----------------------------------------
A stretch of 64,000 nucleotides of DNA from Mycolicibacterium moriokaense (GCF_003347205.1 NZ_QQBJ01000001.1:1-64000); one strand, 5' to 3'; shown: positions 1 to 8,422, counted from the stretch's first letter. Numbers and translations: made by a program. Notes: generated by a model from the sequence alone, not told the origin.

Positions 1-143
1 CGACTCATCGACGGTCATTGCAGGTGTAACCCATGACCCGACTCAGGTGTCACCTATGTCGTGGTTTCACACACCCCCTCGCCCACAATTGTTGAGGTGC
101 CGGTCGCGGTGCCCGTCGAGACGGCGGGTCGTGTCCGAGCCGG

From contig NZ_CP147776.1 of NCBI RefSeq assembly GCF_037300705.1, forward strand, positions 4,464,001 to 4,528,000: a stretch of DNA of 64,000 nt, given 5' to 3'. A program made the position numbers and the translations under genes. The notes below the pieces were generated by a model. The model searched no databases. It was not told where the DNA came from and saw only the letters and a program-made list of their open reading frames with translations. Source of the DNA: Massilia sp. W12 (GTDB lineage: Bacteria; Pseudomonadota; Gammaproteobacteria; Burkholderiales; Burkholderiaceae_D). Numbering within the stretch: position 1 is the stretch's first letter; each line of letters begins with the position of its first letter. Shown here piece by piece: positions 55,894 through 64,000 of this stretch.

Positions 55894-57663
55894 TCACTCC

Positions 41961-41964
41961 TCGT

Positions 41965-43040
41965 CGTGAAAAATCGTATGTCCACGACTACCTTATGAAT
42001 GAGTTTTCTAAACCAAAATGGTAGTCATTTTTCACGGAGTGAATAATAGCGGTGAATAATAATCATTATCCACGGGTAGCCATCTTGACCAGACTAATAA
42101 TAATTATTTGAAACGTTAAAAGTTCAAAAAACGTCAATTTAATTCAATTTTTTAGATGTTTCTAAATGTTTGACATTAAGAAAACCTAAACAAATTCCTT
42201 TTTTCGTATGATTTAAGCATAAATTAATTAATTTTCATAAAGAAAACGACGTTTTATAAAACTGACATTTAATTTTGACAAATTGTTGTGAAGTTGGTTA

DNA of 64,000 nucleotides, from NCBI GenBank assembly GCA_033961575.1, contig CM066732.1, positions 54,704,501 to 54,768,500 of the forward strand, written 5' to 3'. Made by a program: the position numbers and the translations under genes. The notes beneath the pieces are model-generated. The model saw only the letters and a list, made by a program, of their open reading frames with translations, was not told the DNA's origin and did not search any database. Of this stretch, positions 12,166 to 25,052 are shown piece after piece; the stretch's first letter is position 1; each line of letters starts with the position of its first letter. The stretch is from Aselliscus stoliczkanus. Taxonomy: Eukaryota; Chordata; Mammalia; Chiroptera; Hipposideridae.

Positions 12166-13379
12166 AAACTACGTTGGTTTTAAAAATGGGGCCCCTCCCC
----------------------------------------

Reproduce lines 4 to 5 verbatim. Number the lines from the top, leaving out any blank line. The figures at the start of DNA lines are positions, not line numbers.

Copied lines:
101 CGGTCGCGGTGCCCGTCGAGACGGCGGGTCGTGTCCGAGCCGG

From contig NZ_CP147776.1 of NCBI RefSeq assembly GCF_037300705.1, forward strand, positions 4,464,001 to 4,528,000: a stretch of DNA of 64,000 nt, given 5' to 3'. A program made the position numbers and the translations under genes. The notes below the pieces were generated by a model. The model searched no databases. It was not told where the DNA came from and saw only the letters and a program-made list of their open reading frames with translations. Source of the DNA: Massilia sp. W12 (GTDB lineage: Bacteria; Pseudomonadota; Gammaproteobacteria; Burkholderiales; Burkholderiaceae_D). Numbering within the stretch: position 1 is the stretch's first letter; each line of letters begins with the position of its first letter. Shown here piece by piece: positions 55,894 through 64,000 of this stretch.